US President Donald Trump trying to ‘divide’ America: former Pentagon chief

“Donald Trump is the first president in my lifetime who does not try to unite the American people — does not even pretend to try,” former Defense Secretary James Mattis, right, said in stinging rebuke to the president. (AFP file photo)
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Updated 04 June 2020

US President Donald Trump trying to ‘divide’ America: former Pentagon chief

  • ‘Donald Trump is the first president in my lifetime who does not try to unite the American people — does not even pretend to try’

WASHINGTON: Former Pentagon chief James Mattis issued a stinging rebuke of his erstwhile boss Donald Trump on Wednesday, accusing the president of trying to “divide” America and failing to provide “mature leadership” as the country reels from days of protests.
Mattis, who resigned in December 2018 over Trump’s ordering of a full troop withdrawal from Syria, also voiced support for the demonstrators whose anti-racism rallies have roiled the country.
“Donald Trump is the first president in my lifetime who does not try to unite the American people — does not even pretend to try,” Mattis wrote in a blistering statement posted online by The Atlantic.
“Instead, he tries to divide us,” added the retired Marine general, who had previously argued it would be inappropriate for him to criticize a sitting president.
“We are witnessing the consequences of three years without mature leadership,” he stated.
Mattis described himself as “angry and appalled” after witnessing events of the last week, which saw Trump threaten a military crackdown on American citizens as nationwide protests turned violent in some cities.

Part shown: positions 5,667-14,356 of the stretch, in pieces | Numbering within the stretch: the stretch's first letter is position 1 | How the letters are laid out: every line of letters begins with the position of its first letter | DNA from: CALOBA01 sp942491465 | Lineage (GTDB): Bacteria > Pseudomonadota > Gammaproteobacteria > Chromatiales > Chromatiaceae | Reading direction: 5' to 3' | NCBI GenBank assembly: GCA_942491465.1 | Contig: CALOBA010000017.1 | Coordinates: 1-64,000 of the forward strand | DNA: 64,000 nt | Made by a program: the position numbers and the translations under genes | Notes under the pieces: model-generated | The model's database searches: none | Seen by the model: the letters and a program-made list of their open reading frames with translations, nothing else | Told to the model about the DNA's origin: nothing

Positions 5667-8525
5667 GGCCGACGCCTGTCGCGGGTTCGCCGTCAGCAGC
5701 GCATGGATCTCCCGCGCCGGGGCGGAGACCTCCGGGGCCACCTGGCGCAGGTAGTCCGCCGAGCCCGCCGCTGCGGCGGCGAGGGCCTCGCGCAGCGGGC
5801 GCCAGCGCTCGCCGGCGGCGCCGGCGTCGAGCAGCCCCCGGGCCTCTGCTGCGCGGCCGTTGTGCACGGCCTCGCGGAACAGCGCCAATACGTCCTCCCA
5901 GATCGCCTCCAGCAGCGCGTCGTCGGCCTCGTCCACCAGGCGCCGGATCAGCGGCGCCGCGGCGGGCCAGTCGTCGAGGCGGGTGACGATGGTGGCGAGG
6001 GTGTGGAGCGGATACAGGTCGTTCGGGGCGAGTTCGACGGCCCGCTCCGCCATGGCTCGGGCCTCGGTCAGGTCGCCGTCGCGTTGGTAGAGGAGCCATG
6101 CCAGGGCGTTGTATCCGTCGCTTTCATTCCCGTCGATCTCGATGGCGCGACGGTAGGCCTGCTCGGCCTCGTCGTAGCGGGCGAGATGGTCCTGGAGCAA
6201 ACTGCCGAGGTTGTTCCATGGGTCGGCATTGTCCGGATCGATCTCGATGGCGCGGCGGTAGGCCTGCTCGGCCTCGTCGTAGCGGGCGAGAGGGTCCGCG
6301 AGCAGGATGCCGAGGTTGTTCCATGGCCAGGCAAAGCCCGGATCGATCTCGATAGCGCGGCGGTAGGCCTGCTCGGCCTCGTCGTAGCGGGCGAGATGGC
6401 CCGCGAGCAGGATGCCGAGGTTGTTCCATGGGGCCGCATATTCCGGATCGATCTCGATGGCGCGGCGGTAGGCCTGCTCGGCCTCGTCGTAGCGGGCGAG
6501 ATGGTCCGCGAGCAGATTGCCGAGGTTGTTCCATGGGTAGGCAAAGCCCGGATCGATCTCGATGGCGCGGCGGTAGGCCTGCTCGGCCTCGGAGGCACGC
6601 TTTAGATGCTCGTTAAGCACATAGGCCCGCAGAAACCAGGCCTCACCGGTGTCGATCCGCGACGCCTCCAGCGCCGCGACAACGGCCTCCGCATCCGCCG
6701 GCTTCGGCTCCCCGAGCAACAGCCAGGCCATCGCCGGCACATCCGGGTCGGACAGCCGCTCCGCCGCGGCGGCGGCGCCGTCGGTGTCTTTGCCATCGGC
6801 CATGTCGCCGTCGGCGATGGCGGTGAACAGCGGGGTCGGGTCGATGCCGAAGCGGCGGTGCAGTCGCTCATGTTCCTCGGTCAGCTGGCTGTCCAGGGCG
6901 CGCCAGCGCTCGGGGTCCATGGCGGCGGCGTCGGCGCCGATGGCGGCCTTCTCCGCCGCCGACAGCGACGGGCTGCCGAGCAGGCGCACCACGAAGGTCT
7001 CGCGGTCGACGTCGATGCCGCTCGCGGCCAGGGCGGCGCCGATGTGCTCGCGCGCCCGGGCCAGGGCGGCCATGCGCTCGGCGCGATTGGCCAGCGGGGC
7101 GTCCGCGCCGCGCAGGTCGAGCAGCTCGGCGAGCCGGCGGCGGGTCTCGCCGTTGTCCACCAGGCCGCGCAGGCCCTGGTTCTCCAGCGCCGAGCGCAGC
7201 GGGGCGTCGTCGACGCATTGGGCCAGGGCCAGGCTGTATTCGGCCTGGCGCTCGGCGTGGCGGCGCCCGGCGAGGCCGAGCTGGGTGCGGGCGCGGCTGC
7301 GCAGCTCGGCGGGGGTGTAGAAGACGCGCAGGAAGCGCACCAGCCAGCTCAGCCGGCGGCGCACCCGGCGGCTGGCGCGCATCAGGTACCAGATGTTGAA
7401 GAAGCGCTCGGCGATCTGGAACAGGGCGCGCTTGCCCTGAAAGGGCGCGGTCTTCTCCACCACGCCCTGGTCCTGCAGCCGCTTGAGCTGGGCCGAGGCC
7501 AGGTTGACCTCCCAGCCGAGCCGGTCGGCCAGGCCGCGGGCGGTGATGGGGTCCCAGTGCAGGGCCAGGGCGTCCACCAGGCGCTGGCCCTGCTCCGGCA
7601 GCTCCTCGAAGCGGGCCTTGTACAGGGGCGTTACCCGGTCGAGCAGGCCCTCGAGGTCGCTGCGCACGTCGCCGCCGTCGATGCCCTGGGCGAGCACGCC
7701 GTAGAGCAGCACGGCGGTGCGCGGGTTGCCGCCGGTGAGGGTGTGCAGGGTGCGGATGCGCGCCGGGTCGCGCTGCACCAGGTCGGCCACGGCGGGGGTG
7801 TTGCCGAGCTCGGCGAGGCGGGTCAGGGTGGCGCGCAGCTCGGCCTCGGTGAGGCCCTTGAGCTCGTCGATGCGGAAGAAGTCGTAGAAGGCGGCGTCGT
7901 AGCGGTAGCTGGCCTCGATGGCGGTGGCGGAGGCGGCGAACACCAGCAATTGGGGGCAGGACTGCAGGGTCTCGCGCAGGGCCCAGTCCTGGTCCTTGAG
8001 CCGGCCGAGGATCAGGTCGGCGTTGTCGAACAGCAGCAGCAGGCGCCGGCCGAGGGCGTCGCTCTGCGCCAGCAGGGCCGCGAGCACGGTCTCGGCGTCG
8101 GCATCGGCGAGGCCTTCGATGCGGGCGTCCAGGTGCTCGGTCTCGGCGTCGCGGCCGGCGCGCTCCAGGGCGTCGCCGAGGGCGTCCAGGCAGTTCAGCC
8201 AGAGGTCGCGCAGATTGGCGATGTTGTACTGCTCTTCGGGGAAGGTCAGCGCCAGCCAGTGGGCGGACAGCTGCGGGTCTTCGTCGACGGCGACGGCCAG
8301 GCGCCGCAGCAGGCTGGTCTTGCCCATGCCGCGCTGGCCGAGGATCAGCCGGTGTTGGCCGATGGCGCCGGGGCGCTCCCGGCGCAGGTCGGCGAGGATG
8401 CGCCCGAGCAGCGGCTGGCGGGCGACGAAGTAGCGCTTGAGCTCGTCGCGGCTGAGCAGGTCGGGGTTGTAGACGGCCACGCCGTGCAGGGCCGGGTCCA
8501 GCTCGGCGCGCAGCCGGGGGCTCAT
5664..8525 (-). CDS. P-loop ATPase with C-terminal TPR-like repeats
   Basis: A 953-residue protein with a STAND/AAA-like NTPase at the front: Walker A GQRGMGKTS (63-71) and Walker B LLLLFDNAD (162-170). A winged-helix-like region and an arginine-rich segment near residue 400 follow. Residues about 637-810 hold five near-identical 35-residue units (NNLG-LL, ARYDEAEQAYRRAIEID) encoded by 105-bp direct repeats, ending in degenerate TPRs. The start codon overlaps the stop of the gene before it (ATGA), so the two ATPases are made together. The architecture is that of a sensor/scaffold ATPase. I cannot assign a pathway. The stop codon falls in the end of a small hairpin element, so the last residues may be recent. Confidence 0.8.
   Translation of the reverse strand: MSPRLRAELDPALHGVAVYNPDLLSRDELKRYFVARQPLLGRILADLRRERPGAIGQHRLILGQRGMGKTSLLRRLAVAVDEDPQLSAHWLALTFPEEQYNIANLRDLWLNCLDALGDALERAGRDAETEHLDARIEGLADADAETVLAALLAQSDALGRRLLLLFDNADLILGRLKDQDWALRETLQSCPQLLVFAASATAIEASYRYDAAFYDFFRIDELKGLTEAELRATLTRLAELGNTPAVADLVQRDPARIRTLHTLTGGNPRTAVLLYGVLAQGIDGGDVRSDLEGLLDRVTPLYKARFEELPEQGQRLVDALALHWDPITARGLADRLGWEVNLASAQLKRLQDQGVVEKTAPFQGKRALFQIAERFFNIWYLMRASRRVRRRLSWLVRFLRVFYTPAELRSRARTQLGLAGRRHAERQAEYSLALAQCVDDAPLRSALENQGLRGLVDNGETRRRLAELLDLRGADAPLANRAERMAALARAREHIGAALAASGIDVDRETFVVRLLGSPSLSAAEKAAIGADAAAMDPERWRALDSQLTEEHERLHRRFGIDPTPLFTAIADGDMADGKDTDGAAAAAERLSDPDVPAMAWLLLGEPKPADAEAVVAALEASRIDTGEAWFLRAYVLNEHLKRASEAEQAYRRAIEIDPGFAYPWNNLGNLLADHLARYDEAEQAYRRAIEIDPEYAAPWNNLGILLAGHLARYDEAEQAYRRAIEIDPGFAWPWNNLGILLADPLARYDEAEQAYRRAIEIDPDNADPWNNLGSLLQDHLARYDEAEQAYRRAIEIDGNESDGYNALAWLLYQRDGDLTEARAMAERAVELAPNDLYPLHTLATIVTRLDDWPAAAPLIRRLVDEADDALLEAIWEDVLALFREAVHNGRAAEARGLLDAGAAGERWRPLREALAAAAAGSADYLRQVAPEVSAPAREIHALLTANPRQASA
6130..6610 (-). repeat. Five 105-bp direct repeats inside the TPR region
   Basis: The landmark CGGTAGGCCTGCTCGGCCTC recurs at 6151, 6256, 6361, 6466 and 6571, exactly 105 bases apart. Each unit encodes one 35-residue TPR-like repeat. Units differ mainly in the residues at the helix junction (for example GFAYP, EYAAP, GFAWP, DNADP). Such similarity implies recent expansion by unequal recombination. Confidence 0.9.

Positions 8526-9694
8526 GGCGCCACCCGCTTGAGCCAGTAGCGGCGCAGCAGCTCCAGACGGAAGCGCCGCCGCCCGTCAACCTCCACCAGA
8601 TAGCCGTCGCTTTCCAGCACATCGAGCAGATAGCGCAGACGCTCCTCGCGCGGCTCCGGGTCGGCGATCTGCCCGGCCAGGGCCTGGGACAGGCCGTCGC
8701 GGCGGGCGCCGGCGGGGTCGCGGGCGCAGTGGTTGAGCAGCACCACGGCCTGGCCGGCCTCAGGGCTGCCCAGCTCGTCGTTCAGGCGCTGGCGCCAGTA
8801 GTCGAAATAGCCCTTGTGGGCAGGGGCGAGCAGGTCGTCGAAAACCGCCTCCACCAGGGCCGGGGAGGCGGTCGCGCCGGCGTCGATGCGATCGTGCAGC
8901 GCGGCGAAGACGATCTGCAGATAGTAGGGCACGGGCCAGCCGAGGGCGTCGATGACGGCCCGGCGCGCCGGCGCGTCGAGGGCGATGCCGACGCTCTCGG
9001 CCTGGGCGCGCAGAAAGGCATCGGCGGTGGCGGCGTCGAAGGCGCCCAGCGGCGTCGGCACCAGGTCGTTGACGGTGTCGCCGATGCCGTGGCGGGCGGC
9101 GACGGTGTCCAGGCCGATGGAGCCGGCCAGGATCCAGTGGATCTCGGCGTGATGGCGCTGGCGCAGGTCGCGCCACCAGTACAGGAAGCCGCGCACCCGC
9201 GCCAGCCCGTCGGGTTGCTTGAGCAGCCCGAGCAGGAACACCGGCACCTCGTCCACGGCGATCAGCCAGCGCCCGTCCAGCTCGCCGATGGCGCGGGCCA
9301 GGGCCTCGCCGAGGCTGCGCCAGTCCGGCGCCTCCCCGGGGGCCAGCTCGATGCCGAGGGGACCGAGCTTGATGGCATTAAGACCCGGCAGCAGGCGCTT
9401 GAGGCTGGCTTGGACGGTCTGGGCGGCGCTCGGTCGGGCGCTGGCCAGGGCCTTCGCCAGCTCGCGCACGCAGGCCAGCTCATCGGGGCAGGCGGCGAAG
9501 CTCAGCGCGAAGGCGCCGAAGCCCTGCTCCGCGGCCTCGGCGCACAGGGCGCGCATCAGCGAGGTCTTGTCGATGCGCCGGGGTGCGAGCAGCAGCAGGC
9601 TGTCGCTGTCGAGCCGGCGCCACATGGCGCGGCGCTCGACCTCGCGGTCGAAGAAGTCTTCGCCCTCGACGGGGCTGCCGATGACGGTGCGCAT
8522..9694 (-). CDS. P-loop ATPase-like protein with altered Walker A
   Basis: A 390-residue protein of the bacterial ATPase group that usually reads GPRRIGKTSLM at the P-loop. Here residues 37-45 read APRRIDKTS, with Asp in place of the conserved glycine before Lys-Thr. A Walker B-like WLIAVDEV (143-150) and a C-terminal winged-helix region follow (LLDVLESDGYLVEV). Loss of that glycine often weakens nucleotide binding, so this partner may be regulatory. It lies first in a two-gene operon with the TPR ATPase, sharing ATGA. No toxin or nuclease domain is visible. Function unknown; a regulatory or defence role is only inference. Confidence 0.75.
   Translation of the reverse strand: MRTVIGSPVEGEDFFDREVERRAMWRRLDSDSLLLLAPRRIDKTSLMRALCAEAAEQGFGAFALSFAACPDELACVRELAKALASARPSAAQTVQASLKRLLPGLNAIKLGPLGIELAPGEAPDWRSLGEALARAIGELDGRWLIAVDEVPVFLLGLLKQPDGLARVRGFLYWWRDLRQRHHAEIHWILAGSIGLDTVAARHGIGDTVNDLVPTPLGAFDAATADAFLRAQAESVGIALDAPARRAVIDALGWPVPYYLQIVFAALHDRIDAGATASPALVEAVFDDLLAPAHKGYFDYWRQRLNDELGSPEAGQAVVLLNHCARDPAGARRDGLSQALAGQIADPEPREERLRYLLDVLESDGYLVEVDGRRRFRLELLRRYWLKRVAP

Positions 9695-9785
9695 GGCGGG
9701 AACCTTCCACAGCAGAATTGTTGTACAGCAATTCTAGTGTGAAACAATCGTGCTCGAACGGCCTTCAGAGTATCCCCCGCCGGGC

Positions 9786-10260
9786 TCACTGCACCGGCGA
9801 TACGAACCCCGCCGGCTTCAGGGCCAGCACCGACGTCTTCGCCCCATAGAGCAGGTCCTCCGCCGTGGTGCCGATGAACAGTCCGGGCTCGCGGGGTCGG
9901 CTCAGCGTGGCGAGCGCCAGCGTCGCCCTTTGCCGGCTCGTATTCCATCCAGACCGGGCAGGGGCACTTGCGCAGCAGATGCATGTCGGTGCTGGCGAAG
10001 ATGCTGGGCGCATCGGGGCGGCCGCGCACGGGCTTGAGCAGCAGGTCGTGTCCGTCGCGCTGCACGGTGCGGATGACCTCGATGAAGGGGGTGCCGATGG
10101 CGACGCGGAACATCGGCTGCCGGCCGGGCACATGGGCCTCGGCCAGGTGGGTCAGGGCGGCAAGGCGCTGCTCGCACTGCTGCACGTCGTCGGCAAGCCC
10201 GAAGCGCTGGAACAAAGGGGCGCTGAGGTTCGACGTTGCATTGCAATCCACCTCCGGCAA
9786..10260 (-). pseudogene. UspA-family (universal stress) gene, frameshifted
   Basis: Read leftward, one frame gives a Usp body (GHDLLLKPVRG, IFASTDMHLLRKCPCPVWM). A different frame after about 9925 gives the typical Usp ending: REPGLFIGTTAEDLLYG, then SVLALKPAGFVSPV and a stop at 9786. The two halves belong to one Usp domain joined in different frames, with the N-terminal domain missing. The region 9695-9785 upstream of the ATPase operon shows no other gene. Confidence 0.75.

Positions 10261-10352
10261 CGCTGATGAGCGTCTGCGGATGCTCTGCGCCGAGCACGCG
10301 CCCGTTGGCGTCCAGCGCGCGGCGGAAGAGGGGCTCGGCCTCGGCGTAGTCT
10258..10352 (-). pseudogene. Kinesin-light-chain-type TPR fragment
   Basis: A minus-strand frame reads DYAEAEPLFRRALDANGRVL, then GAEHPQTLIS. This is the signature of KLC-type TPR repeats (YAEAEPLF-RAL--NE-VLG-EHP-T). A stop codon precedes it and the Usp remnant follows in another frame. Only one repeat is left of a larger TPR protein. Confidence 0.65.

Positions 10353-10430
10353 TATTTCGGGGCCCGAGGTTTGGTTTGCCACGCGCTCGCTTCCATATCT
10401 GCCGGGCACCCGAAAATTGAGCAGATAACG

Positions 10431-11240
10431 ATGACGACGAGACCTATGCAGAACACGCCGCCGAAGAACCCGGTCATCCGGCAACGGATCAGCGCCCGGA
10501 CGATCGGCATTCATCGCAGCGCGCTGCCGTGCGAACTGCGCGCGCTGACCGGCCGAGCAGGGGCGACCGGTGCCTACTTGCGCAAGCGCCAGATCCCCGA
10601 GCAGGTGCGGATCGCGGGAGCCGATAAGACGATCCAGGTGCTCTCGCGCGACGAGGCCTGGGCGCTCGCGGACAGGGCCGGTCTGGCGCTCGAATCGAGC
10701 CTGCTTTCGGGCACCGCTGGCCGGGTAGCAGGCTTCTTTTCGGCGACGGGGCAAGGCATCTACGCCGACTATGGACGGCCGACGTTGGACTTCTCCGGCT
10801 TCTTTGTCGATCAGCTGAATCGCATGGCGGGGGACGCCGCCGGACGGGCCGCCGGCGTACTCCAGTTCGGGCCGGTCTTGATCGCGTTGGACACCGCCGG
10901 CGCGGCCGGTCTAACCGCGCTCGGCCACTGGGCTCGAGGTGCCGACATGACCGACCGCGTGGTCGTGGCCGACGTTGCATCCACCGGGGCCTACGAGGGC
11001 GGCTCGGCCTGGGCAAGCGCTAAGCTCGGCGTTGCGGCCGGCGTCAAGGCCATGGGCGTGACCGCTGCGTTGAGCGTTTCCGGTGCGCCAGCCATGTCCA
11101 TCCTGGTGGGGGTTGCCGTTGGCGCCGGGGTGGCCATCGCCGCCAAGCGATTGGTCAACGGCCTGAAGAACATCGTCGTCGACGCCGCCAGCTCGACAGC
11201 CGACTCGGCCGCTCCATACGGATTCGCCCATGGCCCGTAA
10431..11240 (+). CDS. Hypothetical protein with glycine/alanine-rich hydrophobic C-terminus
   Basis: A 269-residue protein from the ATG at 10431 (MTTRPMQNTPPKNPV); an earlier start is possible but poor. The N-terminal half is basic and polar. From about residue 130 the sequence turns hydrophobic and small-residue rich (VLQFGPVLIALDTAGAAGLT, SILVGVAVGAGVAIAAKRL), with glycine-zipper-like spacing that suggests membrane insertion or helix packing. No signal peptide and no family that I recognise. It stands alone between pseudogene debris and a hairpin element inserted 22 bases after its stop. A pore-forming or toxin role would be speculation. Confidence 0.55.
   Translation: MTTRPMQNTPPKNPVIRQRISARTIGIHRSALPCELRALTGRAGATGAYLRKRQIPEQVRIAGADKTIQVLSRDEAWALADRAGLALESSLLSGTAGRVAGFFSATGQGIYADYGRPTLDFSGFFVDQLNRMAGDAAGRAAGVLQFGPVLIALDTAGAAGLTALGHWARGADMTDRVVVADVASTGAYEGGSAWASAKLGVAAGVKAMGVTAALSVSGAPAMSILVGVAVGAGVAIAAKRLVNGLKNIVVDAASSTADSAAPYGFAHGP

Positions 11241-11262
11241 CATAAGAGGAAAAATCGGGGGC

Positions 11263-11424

The fury was ignited by the May 25 killing of George Floyd, a black man who suffocated beneath the knee of a white police officer, and whose agonizing death was filmed by bystanders.
The demonstrations have mostly been peaceful, but some have degenerated into violence and looting as night falls.
Mattis wrote that the protesters’ call for equal justice was a “wholesome and unifying demand.”
And he slammed the decision to use force to clear peaceful protesters from near the White House on Monday to allow Trump to pose for photographs at a nearby damaged church, calling it an “abuse of executive authority.”
The photo op has become a lightning rod for criticism of Trump’s handling of the crisis, with religious leaders, politicians, and onlookers around the country expressing outrage.
“When I joined the military, some 50 years ago, I swore an oath to support and defend the Constitution,” Mattis stated.
“Never did I dream that troops taking that same oath would be ordered under any circumstance to violate the Constitutional rights of their fellow citizens — much less to provide a bizarre photo op for the elected commander-in-chief, with military leadership standing alongside.”
Trump dismissed Mattis with a tweet, rehashing his claim that he “essentially” fired his Pentagon chief.
“Probably the only thing Barack Obama and I have in common is that we both had the honor of firing Jim Mattis, the world’s most overrated General,” the president wrote.
Mattis was head of US Central Command when Obama fired him in 2013 over his hawkish views on Iran.
For months after Mattis resigned, he refused to criticize Trump publicly, insisting the military must remain apolitical.
Wednesday’s statement appeared to signaled he no longer felt bound by that sentiment, as he called for solidarity — with or without the president.
“We can unite without him, drawing on the strengths inherent in our civil society,” Mattis wrote.
Retired Marine Corps General John Allen echoed Mattis’ criticism of Trump after his speech threatening to deploy the US military against American citizens.